2020 is the year I finally watched Sex and the City. After being told by many friends that I should watch it, as expected I have been left wondering why I didn’t comply sooner, and I thoroughly appreciate the boost of confidence it has given to my independent self. To be honest though, that doesn’t take much; I really enjoy being single. And I love to talk about being single too. So watching all six seasons in a short amount of time gave me a lot to think about!
Coincidentally June marks roughly two years since the end of my last relationship, which stands out as quite a pivotal point in my life. Two years both feels like a significant amount of time and not a lot of time at all. When I look back over the last two years, I know I’d be selling myself short to not recognise the amount of personal growth I’ve accomplished. But there are also many more things I want to do and the time has flown by. In the grand scheme it doesn’t feel as though it’s been long at all. There’s still things I want to achieve before I think I’ll be fully content with who I am individually.
There have been a couple of exceptions, where I have been dangerously close to going head over heels, however mostly I have placed my blinkers firmly on myself. Not that I am opposed to the idea of dating either; the way I described it to my friend the other day was ‘it’s a very low priority’. I feel very comfortable with the idea of being single when I am busy and spending time with friends and generally being available for adventure at the drop of a hat. Doubt only tends to creep in when I don’t have much going on, which is another reason I think I have been pondering single life a lot recently. With the lockdown in England giving me (far too much) time with my thoughts, I caught myself wishing I still had access to the dating scene. That made me wonder if others were also feeling a bit lonely lately, which is what ultimately compelled me to make this post.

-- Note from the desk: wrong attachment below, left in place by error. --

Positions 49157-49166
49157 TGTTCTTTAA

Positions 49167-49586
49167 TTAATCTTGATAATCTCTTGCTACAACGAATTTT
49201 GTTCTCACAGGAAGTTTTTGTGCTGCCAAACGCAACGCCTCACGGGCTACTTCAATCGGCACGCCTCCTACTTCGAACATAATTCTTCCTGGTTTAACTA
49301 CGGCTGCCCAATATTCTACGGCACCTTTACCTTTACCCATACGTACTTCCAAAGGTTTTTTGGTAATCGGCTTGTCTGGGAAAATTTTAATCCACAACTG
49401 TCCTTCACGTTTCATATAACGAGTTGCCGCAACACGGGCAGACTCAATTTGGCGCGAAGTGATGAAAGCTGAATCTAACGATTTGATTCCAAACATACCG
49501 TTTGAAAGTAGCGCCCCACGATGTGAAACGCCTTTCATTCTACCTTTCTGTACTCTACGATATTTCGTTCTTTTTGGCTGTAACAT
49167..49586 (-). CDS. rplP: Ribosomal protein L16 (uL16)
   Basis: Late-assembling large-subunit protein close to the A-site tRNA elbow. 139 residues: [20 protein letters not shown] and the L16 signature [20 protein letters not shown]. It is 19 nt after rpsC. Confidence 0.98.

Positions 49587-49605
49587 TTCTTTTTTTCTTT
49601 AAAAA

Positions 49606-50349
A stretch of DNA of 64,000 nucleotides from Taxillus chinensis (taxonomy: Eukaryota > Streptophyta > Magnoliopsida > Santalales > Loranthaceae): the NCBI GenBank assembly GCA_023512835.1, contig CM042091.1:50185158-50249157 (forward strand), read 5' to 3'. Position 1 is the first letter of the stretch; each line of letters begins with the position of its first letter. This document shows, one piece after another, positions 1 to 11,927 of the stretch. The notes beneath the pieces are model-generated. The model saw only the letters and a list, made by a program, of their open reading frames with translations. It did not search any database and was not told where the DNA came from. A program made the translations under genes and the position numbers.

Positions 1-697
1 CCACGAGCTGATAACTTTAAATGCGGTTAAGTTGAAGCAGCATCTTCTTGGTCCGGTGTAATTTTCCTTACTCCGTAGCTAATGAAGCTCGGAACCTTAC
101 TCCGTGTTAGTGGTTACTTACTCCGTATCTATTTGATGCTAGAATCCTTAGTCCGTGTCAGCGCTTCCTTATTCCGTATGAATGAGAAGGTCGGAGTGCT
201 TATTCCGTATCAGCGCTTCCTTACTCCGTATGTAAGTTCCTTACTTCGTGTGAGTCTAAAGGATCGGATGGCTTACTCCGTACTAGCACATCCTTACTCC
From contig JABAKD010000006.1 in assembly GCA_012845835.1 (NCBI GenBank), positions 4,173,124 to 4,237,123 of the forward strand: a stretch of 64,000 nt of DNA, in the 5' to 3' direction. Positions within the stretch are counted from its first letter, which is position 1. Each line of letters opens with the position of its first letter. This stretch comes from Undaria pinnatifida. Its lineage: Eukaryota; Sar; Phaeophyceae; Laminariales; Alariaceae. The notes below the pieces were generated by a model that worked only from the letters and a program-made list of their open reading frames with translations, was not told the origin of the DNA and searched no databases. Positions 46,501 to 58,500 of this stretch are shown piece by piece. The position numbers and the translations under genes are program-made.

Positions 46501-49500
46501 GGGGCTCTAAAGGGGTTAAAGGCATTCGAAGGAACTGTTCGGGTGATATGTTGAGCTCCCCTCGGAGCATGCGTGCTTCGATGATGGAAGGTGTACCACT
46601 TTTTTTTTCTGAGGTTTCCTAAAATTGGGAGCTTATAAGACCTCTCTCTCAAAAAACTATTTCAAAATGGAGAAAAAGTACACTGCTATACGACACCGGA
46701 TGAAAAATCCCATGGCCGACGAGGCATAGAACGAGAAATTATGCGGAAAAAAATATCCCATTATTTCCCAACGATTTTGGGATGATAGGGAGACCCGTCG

I am well aware and very grateful that if not having a partner is the worst thing about my life then I really have it good. I remind myself of this even on the days where it’s hard to escape feeling alone. Which is never a realistic portrayal of things because I am surrounded by lots of friends; friends who are more like family and irreplaceable. A lot of them are in relationships. Sometimes they ask me for advice and I am always happy to help, but will jokingly add that what do I know? I’m the friend who brings the terrible date and first kiss stories. And it was upon thinking about this that I suddenly thought – oh gosh. Is being single actually becoming a personality trait of mine?
If I wasn’t the ‘single friend’ then just who would I be? Because as much as I am staying safely on the dating fence for now, I’m not sure I want that to become a permanent fixture. What happens in, say, ten years time when I decide it’s time to ditch single life, only to find it’s much easier wished for than done? It’s ridiculous to put these kinds of time pressures on our lives, but in the name of full transparency, these are the kinds of thoughts that have begun to creep in late at night. To which I throw on my ultimate girl-power playlist and remind myself that if I have time to worry about this, I could definitely be working harder. As though I have to be one or the other: the strong independent woman or searching for another half.